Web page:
Shell Chemical’s new ethylene cracker plant, being built in Beaver County, Pa., to process wet gases from the Marcellus and Utica shale regions, could add significant pollution to surrounding areas, according to the U.S. Environmental Protection Agency (EPA).
Since the potential for pollution is so high, the EPA says Shell will need to use the best-available control technologies to meet air emissions laws, the Pittsburgh Post Gazette
Ethylene cracker plants, such as the proposed Shell facility, use heat and pressure to “crack” wet gases — such as ethane, propane, and butane — to make ethylene, propylene, and other hydrocarbons that are used to make plastics. However, the process emits a wide range of pollutants, including nitrogen oxides, sulfur dioxides, and carbon monoxide.
The plant’s proposed location has already been classified as being in “non-attainment” of National Ambient Air Quality Standards, meaning a new emissions source, like Shell, could be required to offset its pollutants through emissions reductions from other sources in the area, the EPA said.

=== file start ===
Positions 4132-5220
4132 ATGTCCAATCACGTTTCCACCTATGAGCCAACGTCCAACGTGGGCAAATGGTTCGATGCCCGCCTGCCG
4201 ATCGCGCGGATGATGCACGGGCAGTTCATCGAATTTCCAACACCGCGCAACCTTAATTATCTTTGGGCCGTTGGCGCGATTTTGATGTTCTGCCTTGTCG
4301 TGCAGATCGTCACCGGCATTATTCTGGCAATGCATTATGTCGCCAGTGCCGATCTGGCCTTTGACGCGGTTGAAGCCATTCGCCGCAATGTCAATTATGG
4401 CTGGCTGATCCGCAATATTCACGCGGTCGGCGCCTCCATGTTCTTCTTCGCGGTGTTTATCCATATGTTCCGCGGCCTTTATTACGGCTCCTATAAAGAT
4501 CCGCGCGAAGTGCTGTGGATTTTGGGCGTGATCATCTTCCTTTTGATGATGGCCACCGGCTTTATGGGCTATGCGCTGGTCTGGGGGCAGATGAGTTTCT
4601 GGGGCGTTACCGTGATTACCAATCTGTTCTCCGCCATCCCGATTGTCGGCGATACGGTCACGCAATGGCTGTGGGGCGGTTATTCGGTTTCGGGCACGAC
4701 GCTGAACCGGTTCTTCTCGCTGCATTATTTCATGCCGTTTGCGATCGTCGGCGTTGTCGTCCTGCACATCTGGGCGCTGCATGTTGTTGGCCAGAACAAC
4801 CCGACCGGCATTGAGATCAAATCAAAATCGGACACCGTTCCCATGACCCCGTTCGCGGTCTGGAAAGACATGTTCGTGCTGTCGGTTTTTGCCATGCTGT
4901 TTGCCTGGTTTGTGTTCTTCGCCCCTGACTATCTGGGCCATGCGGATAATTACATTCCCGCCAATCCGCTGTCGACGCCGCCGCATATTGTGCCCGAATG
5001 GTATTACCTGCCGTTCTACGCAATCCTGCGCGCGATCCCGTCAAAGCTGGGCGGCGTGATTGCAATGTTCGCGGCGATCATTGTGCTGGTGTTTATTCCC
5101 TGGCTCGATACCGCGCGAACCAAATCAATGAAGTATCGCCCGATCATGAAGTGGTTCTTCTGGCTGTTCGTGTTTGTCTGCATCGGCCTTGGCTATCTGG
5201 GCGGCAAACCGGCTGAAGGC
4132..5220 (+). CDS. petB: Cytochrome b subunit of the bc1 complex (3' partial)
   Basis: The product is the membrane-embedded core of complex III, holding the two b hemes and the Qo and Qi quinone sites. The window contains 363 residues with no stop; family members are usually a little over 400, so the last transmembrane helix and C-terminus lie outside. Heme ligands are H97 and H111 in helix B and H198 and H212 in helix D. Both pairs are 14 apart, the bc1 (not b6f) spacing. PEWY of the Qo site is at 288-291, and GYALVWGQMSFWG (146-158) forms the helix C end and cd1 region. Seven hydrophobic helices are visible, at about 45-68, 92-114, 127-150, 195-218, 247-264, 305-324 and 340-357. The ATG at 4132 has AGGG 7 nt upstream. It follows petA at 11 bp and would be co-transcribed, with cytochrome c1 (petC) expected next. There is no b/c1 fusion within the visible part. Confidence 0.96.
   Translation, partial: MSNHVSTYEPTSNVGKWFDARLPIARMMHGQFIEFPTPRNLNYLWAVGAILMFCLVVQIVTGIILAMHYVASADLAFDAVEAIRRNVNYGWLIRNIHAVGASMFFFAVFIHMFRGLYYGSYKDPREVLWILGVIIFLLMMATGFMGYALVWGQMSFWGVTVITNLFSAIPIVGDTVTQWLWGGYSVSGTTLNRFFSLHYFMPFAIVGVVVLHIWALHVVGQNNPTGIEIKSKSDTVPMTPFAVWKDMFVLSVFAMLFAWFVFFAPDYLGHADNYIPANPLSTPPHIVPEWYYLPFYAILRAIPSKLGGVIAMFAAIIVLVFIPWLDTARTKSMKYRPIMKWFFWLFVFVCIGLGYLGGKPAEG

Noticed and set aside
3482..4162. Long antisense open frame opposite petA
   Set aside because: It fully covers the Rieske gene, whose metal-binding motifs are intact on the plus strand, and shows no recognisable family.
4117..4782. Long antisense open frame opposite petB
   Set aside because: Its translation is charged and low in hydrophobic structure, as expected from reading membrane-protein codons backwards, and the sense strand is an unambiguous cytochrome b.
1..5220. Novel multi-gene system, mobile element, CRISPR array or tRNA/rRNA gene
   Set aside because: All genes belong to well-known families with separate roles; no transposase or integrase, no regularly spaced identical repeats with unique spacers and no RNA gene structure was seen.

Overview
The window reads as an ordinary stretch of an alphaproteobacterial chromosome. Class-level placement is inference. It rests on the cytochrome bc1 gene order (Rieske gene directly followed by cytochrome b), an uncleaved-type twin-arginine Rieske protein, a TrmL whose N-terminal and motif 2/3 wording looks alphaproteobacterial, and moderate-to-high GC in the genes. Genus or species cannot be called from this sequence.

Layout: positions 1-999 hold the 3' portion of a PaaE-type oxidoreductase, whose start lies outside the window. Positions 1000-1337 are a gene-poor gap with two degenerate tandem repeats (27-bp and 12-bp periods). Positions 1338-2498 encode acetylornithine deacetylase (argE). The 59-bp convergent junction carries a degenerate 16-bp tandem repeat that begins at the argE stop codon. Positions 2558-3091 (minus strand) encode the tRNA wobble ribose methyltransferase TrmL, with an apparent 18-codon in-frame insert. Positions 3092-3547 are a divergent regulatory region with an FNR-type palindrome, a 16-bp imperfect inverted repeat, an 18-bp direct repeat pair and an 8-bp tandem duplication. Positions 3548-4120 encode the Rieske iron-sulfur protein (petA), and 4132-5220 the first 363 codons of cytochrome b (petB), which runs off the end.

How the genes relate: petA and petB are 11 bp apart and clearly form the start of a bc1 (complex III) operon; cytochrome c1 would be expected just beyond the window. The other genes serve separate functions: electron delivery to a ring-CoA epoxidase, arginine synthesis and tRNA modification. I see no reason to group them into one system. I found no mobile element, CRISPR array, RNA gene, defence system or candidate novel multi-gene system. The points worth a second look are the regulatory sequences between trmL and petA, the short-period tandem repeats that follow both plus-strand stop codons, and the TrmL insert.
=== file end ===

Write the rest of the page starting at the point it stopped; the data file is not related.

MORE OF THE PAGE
Shell announced on March 15 it had signed an agreement with Horsehead Corp to buy a 300-acre property, which now houses a zinc smelter. The site, located about 30 miles west of Pittsburgh, is near several other smokestack industries, along with FirstEnergy’s Bruce Mansfield coal-burning plant, the largest electric power plant in the state.
The new Shell plant’s construction won’t start for another two years, and the plant will take four years to build. State and EPA regulators will likely consult with other states where similar plants work to get help on their regulatory practices.
Most of the nation’s cracker plants are in the south, near Texas’ oil and gas fields and the off-shore oil drilling in the Gulf of Mexico. In addition, most crackers are located near or adjacent to refineries.
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